The initial impression of the work would be that it would be about Asian beauty stereotypes. I think it leaves a curious taste in the viewers palette as South Korea is known for its plastic surgery. I think the artist is curious about the beauty standards. While these 3 women are inherently different from one another, they have chosen a common beauty denominator to look a like. I think the first reaction to see through this was that the three women had different facial shapes, something that people who go through plastic surgery would commonly not alter and it reflects back to the Korean Wave that had hit internationally with the celebrities looking alike. The use of lightbox photography was a clever medium. It highlights the “perfect” look like an illuminated wanted poster.

I think after reading the text, it didn’t sway me much as it was very similar to what I had thought initially. I think that those who had prior knowledge about the culture in S. Korea would get this work immediately, but those who did not would require text to assist. Overall, I think it didn’t require as much resolution in the communication.

Jaemin Park When We All Live to 150 Mixed Media Installation

I think when I first saw the work, I thought it was just a family tree to depict genealogy. I did not associate it with lifespan or about old age until I saw the secondary images and read more about the work. I thought it had a tongue in cheek quality and a parody of genes. This was due to the common usage of Family Trees to depict genes and heredity. This was a creative use of multiple mediums from photography to a large format poster to a small booklet to augment the idea of a brochure to a longer lifespan.

After understanding the work, it did not relate to my initial perception of the work. This was because the work was in fact an imagination of the world if the life expectancy would be moved to 150. I think this might be a challenge to resolve. It could be a curatorial issue. I might present the photographs first before the family tree and brochure.

Inspiration for My Strange Encounter

Taken from Q-TA’s website. Click here for website.

Japanese Artist Q-TA uses multiple images to construct images for his clients. These images fit his clients such as Majolica Majorca, and ISETAN JP by demonstrating a quirky and whimsical visual language for their brand. His work captivates through usage of human figures and distortion of form by combining it with elements and colours that fit his intended mood. He mainly distorts perception through the enlarging of his figures and displacing them with a cosmic background or a warped landscape and uses a centred composition to capture attention.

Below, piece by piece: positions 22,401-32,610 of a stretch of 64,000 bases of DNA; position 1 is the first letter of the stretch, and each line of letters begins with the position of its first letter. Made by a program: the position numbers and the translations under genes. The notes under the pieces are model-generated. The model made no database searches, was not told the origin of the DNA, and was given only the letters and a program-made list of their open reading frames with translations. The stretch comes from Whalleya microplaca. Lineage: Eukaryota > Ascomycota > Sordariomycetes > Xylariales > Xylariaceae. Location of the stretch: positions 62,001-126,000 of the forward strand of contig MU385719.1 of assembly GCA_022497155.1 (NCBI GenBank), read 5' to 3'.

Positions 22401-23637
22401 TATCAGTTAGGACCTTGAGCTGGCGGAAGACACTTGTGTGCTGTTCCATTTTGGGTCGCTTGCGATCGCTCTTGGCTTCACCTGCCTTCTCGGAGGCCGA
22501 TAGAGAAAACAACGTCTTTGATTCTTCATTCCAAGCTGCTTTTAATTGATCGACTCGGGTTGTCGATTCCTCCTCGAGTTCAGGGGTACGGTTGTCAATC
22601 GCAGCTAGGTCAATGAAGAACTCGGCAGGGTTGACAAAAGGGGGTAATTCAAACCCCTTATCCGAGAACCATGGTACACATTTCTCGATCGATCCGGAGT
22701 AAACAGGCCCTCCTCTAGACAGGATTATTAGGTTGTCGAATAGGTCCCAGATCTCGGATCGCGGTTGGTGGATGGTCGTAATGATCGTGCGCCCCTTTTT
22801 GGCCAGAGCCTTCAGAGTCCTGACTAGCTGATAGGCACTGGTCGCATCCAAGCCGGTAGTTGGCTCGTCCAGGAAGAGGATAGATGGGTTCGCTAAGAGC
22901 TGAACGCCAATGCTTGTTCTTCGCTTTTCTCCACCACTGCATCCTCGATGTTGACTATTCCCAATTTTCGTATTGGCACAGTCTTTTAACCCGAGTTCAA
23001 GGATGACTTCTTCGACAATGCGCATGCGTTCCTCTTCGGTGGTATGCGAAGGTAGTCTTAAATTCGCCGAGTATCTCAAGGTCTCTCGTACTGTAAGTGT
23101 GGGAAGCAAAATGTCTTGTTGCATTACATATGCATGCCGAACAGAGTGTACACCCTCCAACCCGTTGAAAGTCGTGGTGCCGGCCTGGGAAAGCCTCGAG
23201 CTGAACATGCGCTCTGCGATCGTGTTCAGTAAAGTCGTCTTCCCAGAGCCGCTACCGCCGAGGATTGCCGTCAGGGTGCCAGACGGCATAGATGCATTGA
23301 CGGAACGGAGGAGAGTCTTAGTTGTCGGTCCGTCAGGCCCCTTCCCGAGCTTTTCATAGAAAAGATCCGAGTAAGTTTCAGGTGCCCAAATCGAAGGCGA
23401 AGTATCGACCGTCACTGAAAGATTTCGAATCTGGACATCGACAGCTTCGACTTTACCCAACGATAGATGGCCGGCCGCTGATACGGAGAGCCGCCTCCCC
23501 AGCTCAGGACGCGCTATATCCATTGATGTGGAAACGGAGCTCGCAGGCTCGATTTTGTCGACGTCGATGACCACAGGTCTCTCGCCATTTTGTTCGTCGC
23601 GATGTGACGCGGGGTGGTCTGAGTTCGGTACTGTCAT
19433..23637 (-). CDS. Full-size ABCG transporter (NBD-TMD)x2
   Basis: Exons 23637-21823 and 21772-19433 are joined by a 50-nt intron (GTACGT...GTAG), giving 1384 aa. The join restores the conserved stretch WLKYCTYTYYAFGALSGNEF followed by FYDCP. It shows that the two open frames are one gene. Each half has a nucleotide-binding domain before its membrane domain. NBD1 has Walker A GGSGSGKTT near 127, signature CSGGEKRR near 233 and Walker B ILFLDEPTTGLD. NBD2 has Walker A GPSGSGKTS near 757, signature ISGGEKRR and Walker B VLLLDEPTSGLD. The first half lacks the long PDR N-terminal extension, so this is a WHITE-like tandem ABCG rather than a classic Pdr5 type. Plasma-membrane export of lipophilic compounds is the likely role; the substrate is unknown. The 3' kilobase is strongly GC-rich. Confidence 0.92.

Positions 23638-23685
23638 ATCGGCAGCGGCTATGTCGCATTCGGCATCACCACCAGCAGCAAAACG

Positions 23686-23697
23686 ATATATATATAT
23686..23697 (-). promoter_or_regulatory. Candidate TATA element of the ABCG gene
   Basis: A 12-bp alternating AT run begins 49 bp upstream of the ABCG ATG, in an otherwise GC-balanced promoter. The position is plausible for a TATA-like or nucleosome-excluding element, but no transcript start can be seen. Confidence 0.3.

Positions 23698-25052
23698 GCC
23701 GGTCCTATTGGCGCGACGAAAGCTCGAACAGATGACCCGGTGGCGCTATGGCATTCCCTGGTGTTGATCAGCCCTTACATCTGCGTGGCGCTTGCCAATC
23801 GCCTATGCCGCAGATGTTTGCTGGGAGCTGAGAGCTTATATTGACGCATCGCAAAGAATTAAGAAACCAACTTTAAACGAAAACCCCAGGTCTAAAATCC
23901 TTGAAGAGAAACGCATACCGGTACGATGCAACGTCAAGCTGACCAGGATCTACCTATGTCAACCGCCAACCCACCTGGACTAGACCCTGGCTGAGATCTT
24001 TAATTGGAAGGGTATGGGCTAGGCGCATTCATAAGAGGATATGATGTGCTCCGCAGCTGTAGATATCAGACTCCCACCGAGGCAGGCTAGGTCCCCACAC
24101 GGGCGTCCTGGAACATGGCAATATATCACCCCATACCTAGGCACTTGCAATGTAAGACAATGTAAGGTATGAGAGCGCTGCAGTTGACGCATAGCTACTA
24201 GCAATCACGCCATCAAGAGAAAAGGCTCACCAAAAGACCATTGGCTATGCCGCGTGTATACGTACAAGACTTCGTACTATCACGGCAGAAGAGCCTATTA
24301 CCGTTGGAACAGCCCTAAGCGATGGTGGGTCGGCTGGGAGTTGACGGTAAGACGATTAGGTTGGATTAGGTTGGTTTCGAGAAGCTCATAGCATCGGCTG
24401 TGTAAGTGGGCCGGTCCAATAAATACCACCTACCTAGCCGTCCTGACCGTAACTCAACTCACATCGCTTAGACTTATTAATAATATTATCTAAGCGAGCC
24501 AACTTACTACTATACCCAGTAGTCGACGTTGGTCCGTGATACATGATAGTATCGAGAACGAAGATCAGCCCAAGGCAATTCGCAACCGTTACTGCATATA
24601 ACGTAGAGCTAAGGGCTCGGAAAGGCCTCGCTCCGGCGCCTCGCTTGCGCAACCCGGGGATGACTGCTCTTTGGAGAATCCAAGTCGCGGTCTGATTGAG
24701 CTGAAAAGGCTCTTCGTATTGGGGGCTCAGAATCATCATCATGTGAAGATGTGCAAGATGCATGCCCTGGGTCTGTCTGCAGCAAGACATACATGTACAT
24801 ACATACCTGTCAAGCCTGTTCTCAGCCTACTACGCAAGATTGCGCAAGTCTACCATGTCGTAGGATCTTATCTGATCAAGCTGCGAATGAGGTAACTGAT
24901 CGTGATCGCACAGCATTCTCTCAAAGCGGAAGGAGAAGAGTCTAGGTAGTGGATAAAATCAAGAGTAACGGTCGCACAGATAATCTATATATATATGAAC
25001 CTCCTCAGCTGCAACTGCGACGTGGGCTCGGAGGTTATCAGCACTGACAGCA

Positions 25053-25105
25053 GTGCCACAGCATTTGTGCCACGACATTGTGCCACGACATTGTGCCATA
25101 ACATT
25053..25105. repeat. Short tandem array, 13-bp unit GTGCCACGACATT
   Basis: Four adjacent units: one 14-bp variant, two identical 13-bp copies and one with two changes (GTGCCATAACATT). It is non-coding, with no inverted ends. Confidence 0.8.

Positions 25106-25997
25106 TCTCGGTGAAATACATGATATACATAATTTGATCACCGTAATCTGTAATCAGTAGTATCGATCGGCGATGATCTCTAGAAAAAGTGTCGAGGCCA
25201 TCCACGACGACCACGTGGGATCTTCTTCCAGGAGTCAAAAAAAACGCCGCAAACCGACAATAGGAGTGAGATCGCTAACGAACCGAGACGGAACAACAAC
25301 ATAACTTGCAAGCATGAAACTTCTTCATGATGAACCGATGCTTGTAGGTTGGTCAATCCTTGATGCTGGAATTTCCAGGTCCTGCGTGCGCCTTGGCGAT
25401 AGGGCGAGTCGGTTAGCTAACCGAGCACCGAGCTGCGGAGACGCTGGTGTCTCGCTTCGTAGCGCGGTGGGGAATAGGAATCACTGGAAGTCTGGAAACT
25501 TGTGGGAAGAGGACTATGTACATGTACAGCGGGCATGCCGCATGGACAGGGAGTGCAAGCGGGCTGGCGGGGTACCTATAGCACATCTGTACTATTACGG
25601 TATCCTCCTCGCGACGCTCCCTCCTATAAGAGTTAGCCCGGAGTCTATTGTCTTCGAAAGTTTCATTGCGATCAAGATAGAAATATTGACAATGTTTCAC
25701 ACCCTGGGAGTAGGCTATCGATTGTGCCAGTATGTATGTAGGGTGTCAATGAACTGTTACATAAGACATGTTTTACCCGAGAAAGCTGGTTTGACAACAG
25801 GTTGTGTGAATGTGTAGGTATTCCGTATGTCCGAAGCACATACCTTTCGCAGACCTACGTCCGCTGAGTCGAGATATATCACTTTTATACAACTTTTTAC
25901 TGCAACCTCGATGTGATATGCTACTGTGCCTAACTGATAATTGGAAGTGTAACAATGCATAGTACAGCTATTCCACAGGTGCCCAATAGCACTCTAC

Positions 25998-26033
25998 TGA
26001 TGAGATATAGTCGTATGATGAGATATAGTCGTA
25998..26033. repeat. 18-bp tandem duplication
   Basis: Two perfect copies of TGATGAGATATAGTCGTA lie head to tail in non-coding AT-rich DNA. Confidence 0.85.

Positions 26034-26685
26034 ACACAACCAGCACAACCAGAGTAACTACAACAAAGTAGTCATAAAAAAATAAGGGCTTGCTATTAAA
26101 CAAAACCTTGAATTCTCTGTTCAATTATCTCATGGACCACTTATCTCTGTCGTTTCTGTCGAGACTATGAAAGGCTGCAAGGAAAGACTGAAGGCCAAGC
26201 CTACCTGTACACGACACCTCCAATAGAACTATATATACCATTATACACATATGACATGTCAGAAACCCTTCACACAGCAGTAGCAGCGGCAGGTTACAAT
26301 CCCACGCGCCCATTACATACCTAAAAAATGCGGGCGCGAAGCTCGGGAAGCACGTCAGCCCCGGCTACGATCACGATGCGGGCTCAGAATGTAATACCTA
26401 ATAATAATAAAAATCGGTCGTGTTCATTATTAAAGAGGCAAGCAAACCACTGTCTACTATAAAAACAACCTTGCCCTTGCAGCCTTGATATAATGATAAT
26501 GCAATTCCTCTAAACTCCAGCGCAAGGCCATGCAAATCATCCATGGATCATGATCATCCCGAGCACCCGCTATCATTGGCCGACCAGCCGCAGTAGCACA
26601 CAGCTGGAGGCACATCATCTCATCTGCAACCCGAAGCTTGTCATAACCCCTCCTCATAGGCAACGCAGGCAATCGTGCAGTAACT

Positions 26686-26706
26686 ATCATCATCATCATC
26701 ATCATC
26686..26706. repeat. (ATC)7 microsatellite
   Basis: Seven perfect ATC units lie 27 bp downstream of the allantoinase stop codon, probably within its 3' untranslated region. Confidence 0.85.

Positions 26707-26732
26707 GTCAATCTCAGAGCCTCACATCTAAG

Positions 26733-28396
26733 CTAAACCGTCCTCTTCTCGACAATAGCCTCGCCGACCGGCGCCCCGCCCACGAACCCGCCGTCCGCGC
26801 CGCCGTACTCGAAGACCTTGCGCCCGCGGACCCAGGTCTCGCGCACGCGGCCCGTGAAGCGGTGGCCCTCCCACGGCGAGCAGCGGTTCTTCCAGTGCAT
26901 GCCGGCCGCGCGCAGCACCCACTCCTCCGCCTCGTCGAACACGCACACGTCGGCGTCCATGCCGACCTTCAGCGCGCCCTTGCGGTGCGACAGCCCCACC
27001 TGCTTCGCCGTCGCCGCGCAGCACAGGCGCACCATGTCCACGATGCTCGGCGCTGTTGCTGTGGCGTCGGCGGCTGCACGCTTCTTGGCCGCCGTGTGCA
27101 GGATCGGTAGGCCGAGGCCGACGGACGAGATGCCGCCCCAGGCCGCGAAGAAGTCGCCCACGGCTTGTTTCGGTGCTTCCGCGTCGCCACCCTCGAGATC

Many of his other works have a fashion focus and relates to the audience by putting the figure at the foreground, creating a ‘breaking the fourth wall” effect.

Work by Amsyar Ashaary. Click Here for Portfolio.

Amsyar Ashaary captivates by storytelling through collages. He uses vintage character images, dystopian landscapes with vector graphics to create fresh settings, in which he distorts the viewers perception of time and place. He also uses a mainly cool colours like purple and cyan that are pleasing to the eye and does not force attention to the audience. While most collage artists would work with found images, Amsyar Ashaary does not hesitate to create his own graphics to fit into his narrative and to expand his image vocabulary. Doing so, it gives him more flexibility in crafting his image to augment his narrative.

Unlike Q-Ta, who has a more fashion focus, Amsyar Ashaary creates with no client in mind, thus it gives him the freedom to create settings that are more odd and unexpected.

Mark Making Inspirations

I am inspired by Cy Twombly because he manages to take the narrative and reduces it through abstract expressionism. While he works abstractly, his final product is usually symbolic of his original intent and the iconography of the elements in his work can be deciphered through the use of shapes and colours.

His work might look mainly like child’s play but the sheer thought of reducing the heavy imagery to loose lines and shapes is applauded by academics and critics.

Leda And The Swan (1962)
Cy Twombly
Oil, pencil, and crayon on canvas
190.5 x 200 cm
© 2017 Cy Twombly Foundation

An example would be Leda And The Swan.  Where there are many representational shapes such as hearts and also abstract elements like strong lines and violent swirls. The artwork ends off with a representational image of a very thin window at the top which grounds the violent imagery in the painting which symbolises an idea of the third-party viewing the violent seduction of Leda and The Swan.